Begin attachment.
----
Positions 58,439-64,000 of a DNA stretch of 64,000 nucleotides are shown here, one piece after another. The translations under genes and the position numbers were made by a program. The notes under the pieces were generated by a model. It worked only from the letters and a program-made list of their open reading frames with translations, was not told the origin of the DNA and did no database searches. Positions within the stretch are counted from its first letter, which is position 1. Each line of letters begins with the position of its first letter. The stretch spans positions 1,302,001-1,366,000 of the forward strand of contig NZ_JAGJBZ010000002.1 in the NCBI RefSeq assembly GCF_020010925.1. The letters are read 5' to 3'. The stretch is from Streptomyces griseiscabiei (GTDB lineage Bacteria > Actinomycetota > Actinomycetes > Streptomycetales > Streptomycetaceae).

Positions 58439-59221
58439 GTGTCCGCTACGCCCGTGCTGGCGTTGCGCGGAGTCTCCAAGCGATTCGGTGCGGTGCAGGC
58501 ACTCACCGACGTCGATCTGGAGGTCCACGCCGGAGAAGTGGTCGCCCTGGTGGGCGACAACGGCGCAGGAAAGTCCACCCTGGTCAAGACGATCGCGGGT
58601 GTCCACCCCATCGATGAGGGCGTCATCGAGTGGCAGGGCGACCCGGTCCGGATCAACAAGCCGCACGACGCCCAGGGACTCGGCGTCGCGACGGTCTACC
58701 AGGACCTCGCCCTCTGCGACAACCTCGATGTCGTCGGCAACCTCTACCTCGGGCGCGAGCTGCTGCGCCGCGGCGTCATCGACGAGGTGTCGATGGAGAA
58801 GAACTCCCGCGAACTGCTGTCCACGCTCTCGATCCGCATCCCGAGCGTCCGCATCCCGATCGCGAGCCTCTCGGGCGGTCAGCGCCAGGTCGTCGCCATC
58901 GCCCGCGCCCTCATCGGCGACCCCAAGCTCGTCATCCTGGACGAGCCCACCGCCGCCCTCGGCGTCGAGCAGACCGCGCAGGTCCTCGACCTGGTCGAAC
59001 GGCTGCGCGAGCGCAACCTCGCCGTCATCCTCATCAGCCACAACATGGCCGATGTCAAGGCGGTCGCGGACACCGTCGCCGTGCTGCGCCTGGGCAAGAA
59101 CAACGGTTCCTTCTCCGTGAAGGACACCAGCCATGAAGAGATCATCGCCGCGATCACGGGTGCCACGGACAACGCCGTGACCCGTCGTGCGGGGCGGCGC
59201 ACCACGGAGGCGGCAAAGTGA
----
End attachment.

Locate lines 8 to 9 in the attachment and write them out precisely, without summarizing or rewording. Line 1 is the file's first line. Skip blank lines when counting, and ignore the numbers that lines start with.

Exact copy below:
58901 GCCCGCGCCCTCATCGGCGACCCCAAGCTCGTCATCCTGGACGAGCCCACCGCCGCCCTCGGCGTCGAGCAGACCGCGCAGGTCCTCGACCTGGTCGAAC
59001 GGCTGCGCGAGCGCAACCTCGCCGTCATCCTCATCAGCCACAACATGGCCGATGTCAAGGCGGTCGCGGACACCGTCGCCGTGCTGCGCCTGGGCAAGAA